Ellijay banker convicted of fraud

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The former vice president of Appalachian Community Bank in Ellijay, Ga., has been found guilty of a fraud that forced the bank into receivership in 2010.

A federal jury convicted William R. "Rusty" Beamon of five counts of bank fraud, according to a news release from the U.S. attorney's office in Atlanta.

According the release,Beamon was in charge of Appalachian's foreclosure liquidation department.
In 2009, he told a real estate agent that he owned a house in Cumming, Ga. He hired the agent to market and lease the property on his behalf. In fact, the bank owned the property, which was in foreclosure, the release stated.

The agent found someone who leased the property and Beamon pocketed more than $20,000 in rent payments and security deposits. Beamon also caused Appalachian to sell bank-owned properties to his wife and to a shell company that he owned-all at prices that were substantially below what other buyers were willing and able to pay, the release stated. ready, willing, and able to pay the bank.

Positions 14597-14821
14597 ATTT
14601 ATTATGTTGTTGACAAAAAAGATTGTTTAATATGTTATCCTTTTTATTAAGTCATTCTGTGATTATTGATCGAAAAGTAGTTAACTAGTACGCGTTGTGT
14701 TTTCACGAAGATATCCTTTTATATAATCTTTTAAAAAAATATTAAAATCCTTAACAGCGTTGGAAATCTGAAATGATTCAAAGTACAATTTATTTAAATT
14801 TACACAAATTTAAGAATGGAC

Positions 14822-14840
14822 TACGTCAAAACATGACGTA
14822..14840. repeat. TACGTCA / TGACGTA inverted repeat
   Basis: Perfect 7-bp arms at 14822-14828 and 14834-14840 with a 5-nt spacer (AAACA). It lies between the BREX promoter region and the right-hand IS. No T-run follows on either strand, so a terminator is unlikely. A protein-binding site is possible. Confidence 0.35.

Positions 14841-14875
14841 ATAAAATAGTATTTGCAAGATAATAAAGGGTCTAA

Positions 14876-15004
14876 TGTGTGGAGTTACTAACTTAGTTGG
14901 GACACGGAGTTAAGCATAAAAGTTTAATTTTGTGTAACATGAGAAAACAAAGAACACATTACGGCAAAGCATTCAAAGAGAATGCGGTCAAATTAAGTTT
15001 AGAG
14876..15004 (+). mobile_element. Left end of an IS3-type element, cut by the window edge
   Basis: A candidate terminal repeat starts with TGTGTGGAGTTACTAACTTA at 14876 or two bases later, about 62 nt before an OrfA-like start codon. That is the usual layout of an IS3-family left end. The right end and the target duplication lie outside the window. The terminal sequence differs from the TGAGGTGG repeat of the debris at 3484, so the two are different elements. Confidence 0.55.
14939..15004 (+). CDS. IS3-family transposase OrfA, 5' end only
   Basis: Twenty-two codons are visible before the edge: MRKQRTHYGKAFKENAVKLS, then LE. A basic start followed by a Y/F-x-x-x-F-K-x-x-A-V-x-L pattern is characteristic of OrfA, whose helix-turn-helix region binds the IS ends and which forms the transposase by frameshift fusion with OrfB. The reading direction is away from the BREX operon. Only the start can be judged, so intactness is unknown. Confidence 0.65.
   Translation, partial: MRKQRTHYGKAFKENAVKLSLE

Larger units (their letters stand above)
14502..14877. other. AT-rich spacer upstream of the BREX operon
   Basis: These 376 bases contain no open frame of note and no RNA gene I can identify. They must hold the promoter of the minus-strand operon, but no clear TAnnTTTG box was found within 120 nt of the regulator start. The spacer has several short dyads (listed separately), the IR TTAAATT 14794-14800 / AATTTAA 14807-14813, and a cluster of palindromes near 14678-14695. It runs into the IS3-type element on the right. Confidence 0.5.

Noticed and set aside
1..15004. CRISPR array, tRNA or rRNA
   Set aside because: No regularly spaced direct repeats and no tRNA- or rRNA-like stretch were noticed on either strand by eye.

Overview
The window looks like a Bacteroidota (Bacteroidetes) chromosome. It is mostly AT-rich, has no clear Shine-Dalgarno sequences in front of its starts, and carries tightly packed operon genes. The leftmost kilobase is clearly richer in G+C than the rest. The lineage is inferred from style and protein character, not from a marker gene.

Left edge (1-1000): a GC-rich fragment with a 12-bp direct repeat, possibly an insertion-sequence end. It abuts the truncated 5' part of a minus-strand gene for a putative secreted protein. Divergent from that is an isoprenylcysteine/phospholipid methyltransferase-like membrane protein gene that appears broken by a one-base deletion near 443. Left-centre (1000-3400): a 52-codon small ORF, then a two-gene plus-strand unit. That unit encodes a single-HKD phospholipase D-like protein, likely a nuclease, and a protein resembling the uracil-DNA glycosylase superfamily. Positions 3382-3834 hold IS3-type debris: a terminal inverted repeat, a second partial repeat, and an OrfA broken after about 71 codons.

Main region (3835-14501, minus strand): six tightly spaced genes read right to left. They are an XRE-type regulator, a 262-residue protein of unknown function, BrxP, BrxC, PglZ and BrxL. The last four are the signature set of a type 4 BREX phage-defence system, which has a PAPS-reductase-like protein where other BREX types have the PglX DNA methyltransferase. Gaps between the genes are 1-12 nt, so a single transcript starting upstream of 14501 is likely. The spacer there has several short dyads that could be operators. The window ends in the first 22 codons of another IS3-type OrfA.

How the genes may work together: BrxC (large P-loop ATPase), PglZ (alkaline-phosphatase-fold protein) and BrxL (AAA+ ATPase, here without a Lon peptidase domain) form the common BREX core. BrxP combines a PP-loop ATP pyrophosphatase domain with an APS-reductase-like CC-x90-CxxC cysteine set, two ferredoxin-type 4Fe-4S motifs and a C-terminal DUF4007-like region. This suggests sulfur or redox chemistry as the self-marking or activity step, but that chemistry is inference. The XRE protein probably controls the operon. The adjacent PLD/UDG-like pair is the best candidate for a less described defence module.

"Beamon's greed and self-dealing at the expense of the bank left holes in the bank's books that the bank tried to fill when it applied for [Troubled Asset Relief Program] funds," said Christy Romero, special inspector general for TARP.

United States Attorney Sally Quillian Yates said Georgia led the nation in bank failures since 2008, with 88 banks failing, including Appalachian Community Bank.

"These failures have significantly affected the economy, making these cases important to safeguard the nation's financial health," Yates said in the release.

J. Britt Johnson, special agent in charge of the FBI's Atlanta Field Office, said: "Bank fraud comes in many forms but when it comes in the form of the bank's own vice president, it becomes all the more intolerable. Mr. Beamon, as a banking executive, should have protected his bank and its assets from fraud but instead he saw an opportunity to enrich his own bank account. The federal sentencing handed down to Mr. Beamon will be not only the closing note to one man's banking career but also to the bank that he caused to fail."

Sentencing has not yet been scheduled.